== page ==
Solar: Now-Favorable Tax Treatment Would Take a Hit

S&P Global Platts
Written By: Teryn Norris and Roman Kramarchuk
S&P Global Platts
Written By: Teryn Norris and Roman Kramarchuk

After years of benefiting from various renewable energy programs implemented by the Obama administration, as well as on a state level, the U.S. solar industry is now confronting federal tax reform that could bring possible negative impacts to its development.

Among the provisions of the GOP Blueprint that are troublesome for the U.S. solar industry:

Lower Rates

Many solar developers have no or little income tax liability. But its equity partners do, and the Investment Tax Credit (ITC) available to solar projects can benefit those partners. In fact, the investors are often referred to as tax equity investors, because their investment is driven in part by seeking the tax benefits from the solar project. Under the ITC, they can offset their federal income taxes by 30% of the project investment. But a lower corporate tax rate reduces the value of the benefit of lowering the corporate tax base and thereby reduces the value of the tax equity investment. As such, it would be expected that tax equity investors will seek various concessions, requiring solar project developers to seek more debt or put up more equity themselves. That could be bad news for smaller solar projects whose developers don’t have that kind of financing power.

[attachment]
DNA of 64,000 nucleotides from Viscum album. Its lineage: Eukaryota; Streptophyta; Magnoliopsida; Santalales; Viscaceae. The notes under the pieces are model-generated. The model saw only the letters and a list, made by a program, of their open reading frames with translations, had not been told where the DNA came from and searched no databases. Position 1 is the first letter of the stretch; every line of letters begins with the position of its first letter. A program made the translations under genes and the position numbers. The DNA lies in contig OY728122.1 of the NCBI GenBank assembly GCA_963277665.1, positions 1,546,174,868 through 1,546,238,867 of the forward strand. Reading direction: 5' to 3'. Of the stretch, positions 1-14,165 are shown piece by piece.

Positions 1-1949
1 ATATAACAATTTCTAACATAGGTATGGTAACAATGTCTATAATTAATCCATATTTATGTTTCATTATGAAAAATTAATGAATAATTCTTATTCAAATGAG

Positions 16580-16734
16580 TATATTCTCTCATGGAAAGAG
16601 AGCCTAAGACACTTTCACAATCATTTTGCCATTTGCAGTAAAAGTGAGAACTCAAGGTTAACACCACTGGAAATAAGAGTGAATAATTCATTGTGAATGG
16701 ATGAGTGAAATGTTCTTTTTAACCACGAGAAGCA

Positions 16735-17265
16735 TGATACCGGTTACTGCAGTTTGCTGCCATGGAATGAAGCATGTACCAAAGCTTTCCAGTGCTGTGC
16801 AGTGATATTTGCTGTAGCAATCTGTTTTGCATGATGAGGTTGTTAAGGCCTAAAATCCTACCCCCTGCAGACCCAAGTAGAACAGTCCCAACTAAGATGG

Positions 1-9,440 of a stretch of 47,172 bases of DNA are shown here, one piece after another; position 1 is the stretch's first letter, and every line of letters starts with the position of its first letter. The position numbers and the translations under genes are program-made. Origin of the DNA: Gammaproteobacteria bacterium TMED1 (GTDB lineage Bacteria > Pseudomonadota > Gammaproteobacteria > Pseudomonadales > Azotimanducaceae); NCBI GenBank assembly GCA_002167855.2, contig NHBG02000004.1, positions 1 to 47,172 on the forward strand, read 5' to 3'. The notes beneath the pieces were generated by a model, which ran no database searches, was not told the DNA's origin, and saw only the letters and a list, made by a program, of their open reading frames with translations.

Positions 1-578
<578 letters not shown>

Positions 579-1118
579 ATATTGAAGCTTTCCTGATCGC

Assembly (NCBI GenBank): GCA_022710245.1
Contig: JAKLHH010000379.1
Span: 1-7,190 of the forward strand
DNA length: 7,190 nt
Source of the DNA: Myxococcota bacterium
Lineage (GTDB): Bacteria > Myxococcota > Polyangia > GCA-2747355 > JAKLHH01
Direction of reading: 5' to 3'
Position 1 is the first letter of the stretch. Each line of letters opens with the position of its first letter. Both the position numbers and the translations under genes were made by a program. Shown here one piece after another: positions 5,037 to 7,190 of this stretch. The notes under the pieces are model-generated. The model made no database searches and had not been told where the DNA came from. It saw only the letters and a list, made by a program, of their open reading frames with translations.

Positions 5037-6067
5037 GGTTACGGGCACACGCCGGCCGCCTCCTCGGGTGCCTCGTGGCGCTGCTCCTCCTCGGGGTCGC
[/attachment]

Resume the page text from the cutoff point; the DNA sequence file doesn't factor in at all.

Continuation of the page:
Full Deduction of Expenses

Solar projects already have deductibility benefits under current law. The recovery schedule for solar projects is five years; for conventional power plants, it’s 15-20 years. Under the GOP Blueprint, all expenses can be deducted in the first year. Solar’s advantage would disappear.

Border Adjustment

On average, a solar project in the U.S. has imported parts that make up between 60% and 70% of the total components. The border adjustment aspect of the Blueprint is a possible headwind, as it is not an industry with significant exports—so it can’t benefit from the lack of export inclusion in the revised tax plan—but would face the need to include all import costs into its tax base. For the solar industry then, it must deal with the same uncertainty that the retail industry faces: will the dollar adjust to compensate for the higher tax-driven import cost? If not, the low-margin solar hardware industry will need to try to pass higher costs on to consumers.